Top Ten Tuesday: Top 10 Books Set Outside the U.S.

IMG_1574Top Ten Tuesday is a weekly feature hosted by The Broke and the Bookish (http://www.brokeandbookish.com/).

It’s time for another Top Ten Tuesday! This time it’s books set outside the U.S. I tried to do this theme justice, but it also highlighted a lot of books I need to get to on my TBR.

This week’s theme is difficult–are we talking real countries only or do made-up worlds count? I’m going to take this at face value and not include books set in outer space/fantasy realms/post-apocalyptic reorganized societies. I’m not going to discount SFF entirely for the list, but I’m making a rule for myself that the books need to be set in countries that actually exist. (Wow. I just made this way more difficult for myself.) I also did not count books that are set partially in the U.S. and partially in other countries (like Americanah by Chimamanda Ngozi Adichie and All Our Names by Dinaw Mengestu, both of which I really enjoyed.) Now that I’ve made the challenge more challenging, here are some books set outside the U.S. that I highly recommend you add to your TBRs!

My Brilliant Friend (The Neapolitan Novels, #1)

My Brilliant Friend by Elena Ferrante (Italy) – fascinating in-depth portrait of female friendship and also of tumultuous 1950’s, 60’s, and 70’s Naples.

The God of Small Things

The God of Small Things by Arundhati Roy (India) – I read this so long ago, but it was absolutely amazingly written.

Pride and Prejudice

Pride and Prejudice by Jane Austen (England) – of course.

Euphoria

Euphoria by Lily King (New Guinea) – this is the story of three anthropologists in a love triangle, loosely based on a true story.

The Passion

The Passion by Jeanette Winterson (France/Russia/Italy) – gorgeous short novel about love and obsession.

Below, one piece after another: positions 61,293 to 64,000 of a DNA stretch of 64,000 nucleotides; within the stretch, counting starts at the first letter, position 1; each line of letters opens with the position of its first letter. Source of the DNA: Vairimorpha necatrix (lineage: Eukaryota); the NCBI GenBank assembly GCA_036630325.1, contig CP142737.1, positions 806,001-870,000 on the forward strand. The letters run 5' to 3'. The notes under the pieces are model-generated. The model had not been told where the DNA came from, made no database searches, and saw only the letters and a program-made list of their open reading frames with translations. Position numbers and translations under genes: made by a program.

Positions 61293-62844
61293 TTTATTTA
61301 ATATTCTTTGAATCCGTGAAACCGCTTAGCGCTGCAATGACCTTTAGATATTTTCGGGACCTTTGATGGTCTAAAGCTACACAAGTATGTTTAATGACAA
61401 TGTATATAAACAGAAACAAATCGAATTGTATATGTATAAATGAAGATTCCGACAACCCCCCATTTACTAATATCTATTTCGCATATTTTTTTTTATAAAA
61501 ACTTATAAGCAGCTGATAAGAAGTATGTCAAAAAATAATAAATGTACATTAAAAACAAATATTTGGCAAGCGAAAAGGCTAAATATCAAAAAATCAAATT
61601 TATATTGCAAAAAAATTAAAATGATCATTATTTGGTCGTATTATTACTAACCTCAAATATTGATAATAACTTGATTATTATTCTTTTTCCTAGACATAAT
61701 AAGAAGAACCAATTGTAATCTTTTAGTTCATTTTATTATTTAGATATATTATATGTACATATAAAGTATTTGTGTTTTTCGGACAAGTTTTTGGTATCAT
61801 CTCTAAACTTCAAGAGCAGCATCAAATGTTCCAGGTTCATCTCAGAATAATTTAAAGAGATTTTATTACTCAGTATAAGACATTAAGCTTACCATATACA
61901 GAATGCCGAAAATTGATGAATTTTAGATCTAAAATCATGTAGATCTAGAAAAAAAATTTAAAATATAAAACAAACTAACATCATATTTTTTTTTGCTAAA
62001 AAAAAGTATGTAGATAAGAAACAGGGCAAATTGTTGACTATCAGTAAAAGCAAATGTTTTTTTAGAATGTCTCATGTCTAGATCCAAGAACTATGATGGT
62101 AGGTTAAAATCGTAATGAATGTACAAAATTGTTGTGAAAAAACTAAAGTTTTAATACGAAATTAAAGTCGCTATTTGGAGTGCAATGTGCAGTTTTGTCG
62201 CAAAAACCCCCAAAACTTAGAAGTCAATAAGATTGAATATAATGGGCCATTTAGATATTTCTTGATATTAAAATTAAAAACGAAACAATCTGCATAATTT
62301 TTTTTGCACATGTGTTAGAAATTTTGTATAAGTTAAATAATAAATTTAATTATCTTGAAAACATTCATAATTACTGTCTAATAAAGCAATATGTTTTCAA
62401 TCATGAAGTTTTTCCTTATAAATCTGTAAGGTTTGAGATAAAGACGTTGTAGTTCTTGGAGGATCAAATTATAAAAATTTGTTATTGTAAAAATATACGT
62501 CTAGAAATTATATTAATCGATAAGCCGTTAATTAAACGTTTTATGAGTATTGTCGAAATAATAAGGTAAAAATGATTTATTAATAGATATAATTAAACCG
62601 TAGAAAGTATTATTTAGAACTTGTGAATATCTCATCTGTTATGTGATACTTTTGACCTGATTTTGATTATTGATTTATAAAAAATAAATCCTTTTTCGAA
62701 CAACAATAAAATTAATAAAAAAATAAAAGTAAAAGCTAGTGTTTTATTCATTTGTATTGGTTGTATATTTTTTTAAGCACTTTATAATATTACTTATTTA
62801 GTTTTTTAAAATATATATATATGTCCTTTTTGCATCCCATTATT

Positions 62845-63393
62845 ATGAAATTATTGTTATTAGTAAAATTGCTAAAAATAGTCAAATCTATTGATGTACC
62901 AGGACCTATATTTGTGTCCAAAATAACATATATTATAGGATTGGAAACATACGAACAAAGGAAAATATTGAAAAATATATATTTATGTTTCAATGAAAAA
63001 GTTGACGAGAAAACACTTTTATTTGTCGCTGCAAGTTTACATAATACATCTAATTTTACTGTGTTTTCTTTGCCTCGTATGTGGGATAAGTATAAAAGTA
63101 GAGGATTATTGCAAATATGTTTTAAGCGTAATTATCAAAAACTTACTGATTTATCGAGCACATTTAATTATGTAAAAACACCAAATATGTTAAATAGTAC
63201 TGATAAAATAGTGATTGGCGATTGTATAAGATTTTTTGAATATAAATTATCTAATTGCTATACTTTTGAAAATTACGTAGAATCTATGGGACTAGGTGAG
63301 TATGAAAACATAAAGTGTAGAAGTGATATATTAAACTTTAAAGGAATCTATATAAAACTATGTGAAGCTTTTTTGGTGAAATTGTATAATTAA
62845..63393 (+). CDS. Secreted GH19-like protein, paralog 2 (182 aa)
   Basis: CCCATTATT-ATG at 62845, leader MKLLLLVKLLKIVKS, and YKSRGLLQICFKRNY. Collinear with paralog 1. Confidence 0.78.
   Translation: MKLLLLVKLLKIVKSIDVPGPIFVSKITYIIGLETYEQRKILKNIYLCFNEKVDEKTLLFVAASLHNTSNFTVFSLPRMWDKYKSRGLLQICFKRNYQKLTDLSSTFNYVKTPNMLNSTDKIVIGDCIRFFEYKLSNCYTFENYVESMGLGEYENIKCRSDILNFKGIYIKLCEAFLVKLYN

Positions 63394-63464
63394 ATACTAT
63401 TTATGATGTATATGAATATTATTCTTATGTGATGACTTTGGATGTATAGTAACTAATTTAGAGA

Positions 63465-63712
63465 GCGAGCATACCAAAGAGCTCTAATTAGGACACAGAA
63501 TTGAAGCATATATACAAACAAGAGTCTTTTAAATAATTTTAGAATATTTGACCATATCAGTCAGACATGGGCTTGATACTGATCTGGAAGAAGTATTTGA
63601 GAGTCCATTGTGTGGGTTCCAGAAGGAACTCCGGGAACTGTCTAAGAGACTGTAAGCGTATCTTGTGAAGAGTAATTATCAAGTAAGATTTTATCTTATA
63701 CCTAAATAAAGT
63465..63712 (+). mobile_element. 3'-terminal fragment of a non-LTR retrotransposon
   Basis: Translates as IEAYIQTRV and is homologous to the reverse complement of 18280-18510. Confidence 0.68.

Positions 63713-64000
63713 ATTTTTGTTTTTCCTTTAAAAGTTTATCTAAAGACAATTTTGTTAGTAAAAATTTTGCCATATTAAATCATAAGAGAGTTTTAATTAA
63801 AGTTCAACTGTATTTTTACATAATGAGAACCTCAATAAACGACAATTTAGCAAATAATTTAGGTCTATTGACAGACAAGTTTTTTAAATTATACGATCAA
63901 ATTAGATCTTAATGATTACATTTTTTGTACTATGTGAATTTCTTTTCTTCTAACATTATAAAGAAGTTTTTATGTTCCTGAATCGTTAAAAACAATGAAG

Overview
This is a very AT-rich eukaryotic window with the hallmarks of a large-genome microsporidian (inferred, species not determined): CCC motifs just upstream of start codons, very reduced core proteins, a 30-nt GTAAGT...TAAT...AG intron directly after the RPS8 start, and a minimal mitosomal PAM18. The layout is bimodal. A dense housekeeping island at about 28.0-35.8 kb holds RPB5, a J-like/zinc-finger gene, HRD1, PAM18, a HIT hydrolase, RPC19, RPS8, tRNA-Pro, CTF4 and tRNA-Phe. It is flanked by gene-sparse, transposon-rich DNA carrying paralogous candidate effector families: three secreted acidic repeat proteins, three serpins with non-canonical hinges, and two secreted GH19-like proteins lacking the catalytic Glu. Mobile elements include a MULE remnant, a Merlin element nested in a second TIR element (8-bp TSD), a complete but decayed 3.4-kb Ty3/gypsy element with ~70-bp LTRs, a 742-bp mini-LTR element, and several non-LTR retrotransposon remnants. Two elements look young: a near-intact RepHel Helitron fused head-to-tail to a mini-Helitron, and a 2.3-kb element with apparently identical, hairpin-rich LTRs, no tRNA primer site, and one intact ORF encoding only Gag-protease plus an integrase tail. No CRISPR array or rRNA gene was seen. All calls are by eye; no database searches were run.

Wide Sargasso Sea

Wide Sargasso Sea by Jean Rhys (Jamaica) – feminist reinterpretation of Jane Eyre‘s memorable “madwoman in the attic.”

The Wind-Up Bird Chronicle

The Wind-Up Bird Chronicle by Haruki Murakami (Japan) – surrealist, fantastic story about a man searching for his missing wife.

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One Hundred Years of Solitude by Gabriel Garcia Marquez (Colombia) – epic family saga featuring magical realism that spans generations

The Girl in the Road

The Girl in the Road by Monica Byrne (Indonesia/Ethiopia/Indian Ocean) – creative story of two women on separate but interconnected journeys in a near-future setting.

Reading Lolita in Tehran

Reading Lolita in Tehran by Azar Nafisi (Iran) – gorgeously written memoir framed by books.

And, since I’m thinking about it, here are 10 (OK, 12) books set outside the U.S. that are high on my TBR list:

Midnight's ChildrenThree SoulsAnna KareninaLagoonA Tale for the Time BeingDeathless (Leningrad Diptych, #1)1Q84Half of a Yellow SunA Brief History of Seven KillingsThe Palace of IllusionsThe VegetarianThe Lake

Have you guys read any of these? Feel free to link me to your TTT below!

BTW, I’m sooooo excited for #24in48 this weekend. TBR post to come (as soon as my latest BookOutlet.com purchase gets here).

 

 

 

 

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9 thoughts on “Top Ten Tuesday: Top 10 Books Set Outside the U.S.”

  1. Murakami is definitely surrealist in style! I haven’t read The Wind-Up Bird Chronicle yet but I loved the ones I’ve read… except maybe 1Q84, which I felt was really, really long (though still good), haha.

    You’ve got some really great books here – I’m also curious about The God of Small Things, as well as Reading Lolita in Tehran.

    Here’s my TTT.

    Liked by 1 person

      1. I’ve read Norwegian Wood, The Elephant Vanishes, Blind Willow, Sleeping Woman, Sputnik Sweetheart, Colourless Tsukuru, and 1Q84. I like his writing better in short stories – I think the ‘weirdness’ is more suited to it. I’d recommend either one of his short stories or Norwegian Wood!

        Like

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